A research project investigating the lived experience of severe mental health problems and supported decision-making (SDM) from multiple perspectives.
Australian Research Council
The Mental Health and Supported Decision Making (SDM) project addresses therapeutic management, the broader social and cultural significance of psychiatric diagnosis (including bipolar disorder, psychosis, schizophrenia and major depression), and the implications for mental health services of the 2014 Victorian Mental Health Act and its emphasis on supported decision-making and a recovery framework.
This innovative and interdisciplinary project has three main components:
(1) narrative interviews with people with psychiatric diagnoses, family carers, psychiatrists, and other mental health / allied health practitioners about their experiences and perspectives of living with or caring for someone with a psychiatric diagnosis, with a particular focus on support in relation to making decisions about care and treatment;
(2) an international comparative analysis of supported decision-making laws, policies and programs; and
(3) the development of new and innovative therapeutic practice, with clear mechanisms to support people in clinical and other settings to actively participate in decision-making about their treatments.
- To better understand the phenomenology and hermeneutics of living with a psychiatric diagnosis;
- To systematically document the experiences of family carers of people with a psychiatric diagnosis, so as to identify how they could be better supported in providing care;
- To systematically document the experiences of psychiatrists and other mental health practitioners in their therapeutic alliances with people living with a psychiatric diagnosis when determining treatments and other supports and services;
- To conduct an international comparative analysis of supported decision-making laws, policies and programs;
- To explore how the results of these overlapping areas of research might be used to inform therapeutic support in the context of psychiatric diagnosis;
- Through analysis and synthesis of all datasets, to develop options for supported decision-making for implementation through clinical and other relevant services so as to provide better support for service users; and
- To enhance opportunities for self-determination and social participation for people using the mental health care system.
Narrative interviews were conducted with 29 people with a psychiatric diagnosis, 29 family carers, and 32 mental health professionals (psychiatrists, peer support workers, social workers, nurses, occupational therapists and psychologists). Interviews with people with lived experience of a psychiatric diagnosis and family carers were used to inform the development of two online resources.
People with lived experience of a psychiatric diagnosis were invited to reflect on and provide a narrative of their experiences from when they first became aware of their symptoms. Follow up questions (where initial narratives did not touch on these topics) were asked about experiences of diagnosis, symptoms, treatment, interactions with health professionals, what ‘mental illness’ meant for people in relation to their overall lives, sense of self, and relationships with others, and in particular how people experienced decision-making – in relation to medical treatment as well as other life decisions. Family carers were given a similar opportunity to reflect on their experiences caring for their family member, the impact that caring had on their lives, relationships and self-identities, and their experiences of and views about supported decision-making. People with lived experience of ‘mental illness’ and family carers were purposefully sampled from diverse socio-economic and cultural backgrounds, location (metro and regional), age, gender, psychiatric diagnosis, and experience of involuntary treatment . Finally, psychiatrists and mental health practitioners with a broad range of specialist expertise were also interviewed.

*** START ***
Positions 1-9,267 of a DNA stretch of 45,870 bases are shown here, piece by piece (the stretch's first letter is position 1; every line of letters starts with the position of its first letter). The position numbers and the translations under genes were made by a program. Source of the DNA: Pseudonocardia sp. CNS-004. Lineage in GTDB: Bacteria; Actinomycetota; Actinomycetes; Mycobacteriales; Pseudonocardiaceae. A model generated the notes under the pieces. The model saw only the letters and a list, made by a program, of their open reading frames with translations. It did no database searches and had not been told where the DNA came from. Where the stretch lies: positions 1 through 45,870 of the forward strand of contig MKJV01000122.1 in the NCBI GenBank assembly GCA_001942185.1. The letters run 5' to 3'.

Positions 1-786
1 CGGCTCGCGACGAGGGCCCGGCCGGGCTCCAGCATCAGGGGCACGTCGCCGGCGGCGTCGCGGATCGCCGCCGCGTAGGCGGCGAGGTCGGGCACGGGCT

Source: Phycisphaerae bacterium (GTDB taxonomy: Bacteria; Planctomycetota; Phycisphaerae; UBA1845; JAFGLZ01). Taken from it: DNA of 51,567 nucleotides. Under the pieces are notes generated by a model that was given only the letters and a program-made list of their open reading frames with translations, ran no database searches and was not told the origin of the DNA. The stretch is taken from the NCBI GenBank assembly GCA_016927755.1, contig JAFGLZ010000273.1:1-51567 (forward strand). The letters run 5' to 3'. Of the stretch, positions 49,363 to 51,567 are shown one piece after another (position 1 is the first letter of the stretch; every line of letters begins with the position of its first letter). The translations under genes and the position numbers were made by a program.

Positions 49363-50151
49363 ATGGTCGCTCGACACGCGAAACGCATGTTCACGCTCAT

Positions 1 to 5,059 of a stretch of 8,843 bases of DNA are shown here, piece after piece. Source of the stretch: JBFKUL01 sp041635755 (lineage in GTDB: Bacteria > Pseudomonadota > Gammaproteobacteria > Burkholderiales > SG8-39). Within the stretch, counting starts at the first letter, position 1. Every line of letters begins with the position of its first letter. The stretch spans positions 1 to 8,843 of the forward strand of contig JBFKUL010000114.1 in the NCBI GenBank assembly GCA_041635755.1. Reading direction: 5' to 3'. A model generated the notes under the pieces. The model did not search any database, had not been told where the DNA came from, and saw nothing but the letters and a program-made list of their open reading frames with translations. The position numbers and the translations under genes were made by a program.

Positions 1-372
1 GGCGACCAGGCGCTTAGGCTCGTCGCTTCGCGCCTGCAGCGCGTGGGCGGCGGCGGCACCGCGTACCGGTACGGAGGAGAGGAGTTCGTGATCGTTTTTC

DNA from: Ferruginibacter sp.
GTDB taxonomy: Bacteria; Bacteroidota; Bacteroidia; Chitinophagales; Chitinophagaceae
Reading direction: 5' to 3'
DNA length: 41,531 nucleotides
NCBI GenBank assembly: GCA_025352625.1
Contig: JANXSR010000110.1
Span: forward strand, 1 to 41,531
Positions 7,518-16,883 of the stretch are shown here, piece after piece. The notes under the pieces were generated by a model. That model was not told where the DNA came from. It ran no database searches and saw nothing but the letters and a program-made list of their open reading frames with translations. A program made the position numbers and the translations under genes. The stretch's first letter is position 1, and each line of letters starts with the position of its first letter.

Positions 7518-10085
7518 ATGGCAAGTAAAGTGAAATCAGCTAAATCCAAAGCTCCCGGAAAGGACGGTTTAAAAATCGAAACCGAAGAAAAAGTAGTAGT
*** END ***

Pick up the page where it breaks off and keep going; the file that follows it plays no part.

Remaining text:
Interviews were video and / or audio recorded with participants’ consent and transcribed verbatim. For the purposes of producing the online resource, interview data from people diagnosed with ‘mental illness’ and family carers was coded and synthesized, and transcripts were thematically reviewed using the constant comparison method. Based on this analysis, thematic summaries were written for the online resource, illustrated by short video, audio and text clips from interviews. These summaries were supplemented by 500 word summaries of people’s stories as well as a comprehensive list of other resources and links. For academic publications such as journal articles, book chapters and conference papers, other analytical approaches, including narrative and phenomenology, are being applied to the interview data (from all four participant groups).
Renata Kokanovic, Lead Investigator, Professor of Sociology of Health and Illness, School of Global, Urban and Social Studies, Centre for Applied Social Research, RMIT University; Adjunct Professor, School of Social Sciences, Arts, Monash University
Professor Bernadette McSherry, Co-Investigator, Foundation Director of the Melbourne Social Equity Institute at the University of Melbourne and an Adjunct Professor in the Melbourne Law School and the Faculty of Law, Monash University.
Helen Herrman, Co-Investigator, Professor of Psychiatry and Director of Research at Orygen Youth Health Research Centre and the Centre for Youth Mental Health, The University of Melbourne; Director of the WHO Collaborating Centre for Mental Health in Melbourne; President-Elect of the World Psychiatric Association.
Associate Professor Lisa Brophy, Co-Investigator, Centre for Mental Health, School of Population and Global Health, University of Melbourne.
Industry partners and organisations
This project is funded by the Australian Research Council (Linkage Project LP130100557) in partnership with: